Among the more high-profile ballot items in swing states is a proposal in Colorado that would legalize limited amounts of marijuana.
The measure has the support of half of Colorado voters in a new Denver Post
poll, while 44 percent oppose it.
"Passage would be driven largely by the support of younger voters, who sometimes are less reliable, turnout-wise, than are older voters," wrote the polling firm SurveyUSA, which conducted the survey for the Post. "Older voters oppose Amendment 64, and if the amendment should go down to defeat, it will be because younger Coloradans talked the talk but did not walk the voting-booth walk."
Colorado joins Washington and Oregon in voting on marijuana measures. Polls show the Washington initiative is likely to pass. The states would be the first in the country to legalize at least some marijuana possession for any purpose.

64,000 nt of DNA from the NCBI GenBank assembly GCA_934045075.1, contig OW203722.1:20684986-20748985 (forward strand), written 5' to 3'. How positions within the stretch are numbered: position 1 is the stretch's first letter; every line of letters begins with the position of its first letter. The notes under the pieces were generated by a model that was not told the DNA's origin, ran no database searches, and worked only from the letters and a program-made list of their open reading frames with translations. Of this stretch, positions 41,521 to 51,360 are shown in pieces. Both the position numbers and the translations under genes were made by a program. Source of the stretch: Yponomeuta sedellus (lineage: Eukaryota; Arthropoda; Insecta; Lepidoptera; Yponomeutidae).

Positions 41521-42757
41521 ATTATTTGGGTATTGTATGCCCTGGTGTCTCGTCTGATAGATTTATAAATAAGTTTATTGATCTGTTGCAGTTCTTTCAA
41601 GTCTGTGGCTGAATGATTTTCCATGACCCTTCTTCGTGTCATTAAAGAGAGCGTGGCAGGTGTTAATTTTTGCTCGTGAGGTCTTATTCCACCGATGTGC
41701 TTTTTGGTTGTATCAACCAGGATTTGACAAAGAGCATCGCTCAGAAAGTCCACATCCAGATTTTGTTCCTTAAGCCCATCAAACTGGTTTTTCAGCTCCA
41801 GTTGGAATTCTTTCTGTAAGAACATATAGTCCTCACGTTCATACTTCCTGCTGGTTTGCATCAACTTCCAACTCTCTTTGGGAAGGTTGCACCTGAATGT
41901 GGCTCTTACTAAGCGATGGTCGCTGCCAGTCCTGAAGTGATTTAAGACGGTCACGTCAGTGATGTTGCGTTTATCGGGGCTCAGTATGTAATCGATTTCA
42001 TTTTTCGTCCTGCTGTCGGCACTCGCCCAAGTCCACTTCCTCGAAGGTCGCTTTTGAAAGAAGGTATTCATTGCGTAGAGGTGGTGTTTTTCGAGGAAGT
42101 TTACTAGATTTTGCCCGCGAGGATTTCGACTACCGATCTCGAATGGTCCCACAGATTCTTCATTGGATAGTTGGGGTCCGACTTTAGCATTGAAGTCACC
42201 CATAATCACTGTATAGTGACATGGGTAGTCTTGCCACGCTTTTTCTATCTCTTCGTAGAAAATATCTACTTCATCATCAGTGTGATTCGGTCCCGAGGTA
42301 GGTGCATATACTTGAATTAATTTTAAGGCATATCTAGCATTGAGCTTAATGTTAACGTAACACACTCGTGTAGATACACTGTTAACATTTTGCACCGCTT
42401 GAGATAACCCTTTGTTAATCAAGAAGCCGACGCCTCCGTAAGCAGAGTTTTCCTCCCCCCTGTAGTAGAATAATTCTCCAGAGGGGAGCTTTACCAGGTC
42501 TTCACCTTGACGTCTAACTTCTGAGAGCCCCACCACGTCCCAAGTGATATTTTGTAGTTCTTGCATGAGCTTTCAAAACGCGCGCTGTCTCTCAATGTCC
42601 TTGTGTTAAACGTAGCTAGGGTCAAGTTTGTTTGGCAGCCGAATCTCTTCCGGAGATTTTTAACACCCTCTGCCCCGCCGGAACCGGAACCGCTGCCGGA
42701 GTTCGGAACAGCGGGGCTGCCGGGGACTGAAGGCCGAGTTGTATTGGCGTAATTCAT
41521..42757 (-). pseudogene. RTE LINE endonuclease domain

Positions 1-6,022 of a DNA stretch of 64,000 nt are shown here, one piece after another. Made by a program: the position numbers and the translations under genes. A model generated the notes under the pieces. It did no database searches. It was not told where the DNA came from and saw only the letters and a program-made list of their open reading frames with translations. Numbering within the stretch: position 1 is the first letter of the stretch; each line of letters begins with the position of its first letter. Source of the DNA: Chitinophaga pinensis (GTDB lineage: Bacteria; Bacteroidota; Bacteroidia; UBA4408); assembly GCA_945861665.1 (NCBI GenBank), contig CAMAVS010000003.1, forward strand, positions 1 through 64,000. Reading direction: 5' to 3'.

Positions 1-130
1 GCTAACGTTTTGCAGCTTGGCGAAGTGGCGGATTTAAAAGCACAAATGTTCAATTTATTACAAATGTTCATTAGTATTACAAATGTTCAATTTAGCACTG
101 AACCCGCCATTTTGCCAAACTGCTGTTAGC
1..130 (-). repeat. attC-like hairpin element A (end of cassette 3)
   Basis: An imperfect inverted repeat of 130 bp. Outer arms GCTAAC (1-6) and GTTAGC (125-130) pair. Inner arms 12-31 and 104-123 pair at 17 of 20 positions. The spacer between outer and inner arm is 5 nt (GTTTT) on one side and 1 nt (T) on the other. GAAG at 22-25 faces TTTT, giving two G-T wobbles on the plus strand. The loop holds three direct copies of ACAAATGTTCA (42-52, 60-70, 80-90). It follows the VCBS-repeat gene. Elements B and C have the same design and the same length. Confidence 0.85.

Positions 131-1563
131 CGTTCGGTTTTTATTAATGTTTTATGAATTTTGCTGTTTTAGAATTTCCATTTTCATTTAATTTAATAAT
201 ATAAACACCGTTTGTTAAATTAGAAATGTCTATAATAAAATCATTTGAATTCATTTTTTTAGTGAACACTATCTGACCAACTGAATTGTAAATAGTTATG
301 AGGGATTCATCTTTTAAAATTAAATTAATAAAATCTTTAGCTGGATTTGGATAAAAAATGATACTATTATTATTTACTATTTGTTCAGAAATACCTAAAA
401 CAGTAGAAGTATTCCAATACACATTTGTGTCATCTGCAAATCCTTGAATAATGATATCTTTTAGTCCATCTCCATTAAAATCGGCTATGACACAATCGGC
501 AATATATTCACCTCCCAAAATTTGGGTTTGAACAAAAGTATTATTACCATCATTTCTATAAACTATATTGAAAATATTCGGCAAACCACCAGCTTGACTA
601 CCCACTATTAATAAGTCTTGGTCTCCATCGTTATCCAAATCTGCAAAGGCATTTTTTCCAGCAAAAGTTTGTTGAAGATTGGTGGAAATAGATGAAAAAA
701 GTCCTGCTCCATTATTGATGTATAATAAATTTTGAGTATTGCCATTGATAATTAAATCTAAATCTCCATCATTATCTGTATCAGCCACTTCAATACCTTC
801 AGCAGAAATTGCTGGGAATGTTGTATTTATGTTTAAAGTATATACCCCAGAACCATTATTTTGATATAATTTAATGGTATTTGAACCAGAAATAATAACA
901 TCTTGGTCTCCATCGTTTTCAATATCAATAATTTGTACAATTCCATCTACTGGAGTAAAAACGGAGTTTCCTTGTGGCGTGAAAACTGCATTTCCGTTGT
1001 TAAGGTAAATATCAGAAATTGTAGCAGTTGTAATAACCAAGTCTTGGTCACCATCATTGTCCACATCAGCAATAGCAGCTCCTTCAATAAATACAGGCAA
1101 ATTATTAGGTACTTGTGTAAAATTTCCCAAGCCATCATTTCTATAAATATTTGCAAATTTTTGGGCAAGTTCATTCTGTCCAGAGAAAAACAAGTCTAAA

Colorado’s amendment would permit a person 21 and older to consume or possess limited amounts of marijuana, provide licensing for cultivation facilities, manufacturing facilities, testing facilities, and retail stores. Under the measure, the sale of marijuana would be taxed and the first $40 million in revenue raised would be credited to the public school capital construction assistance fund.
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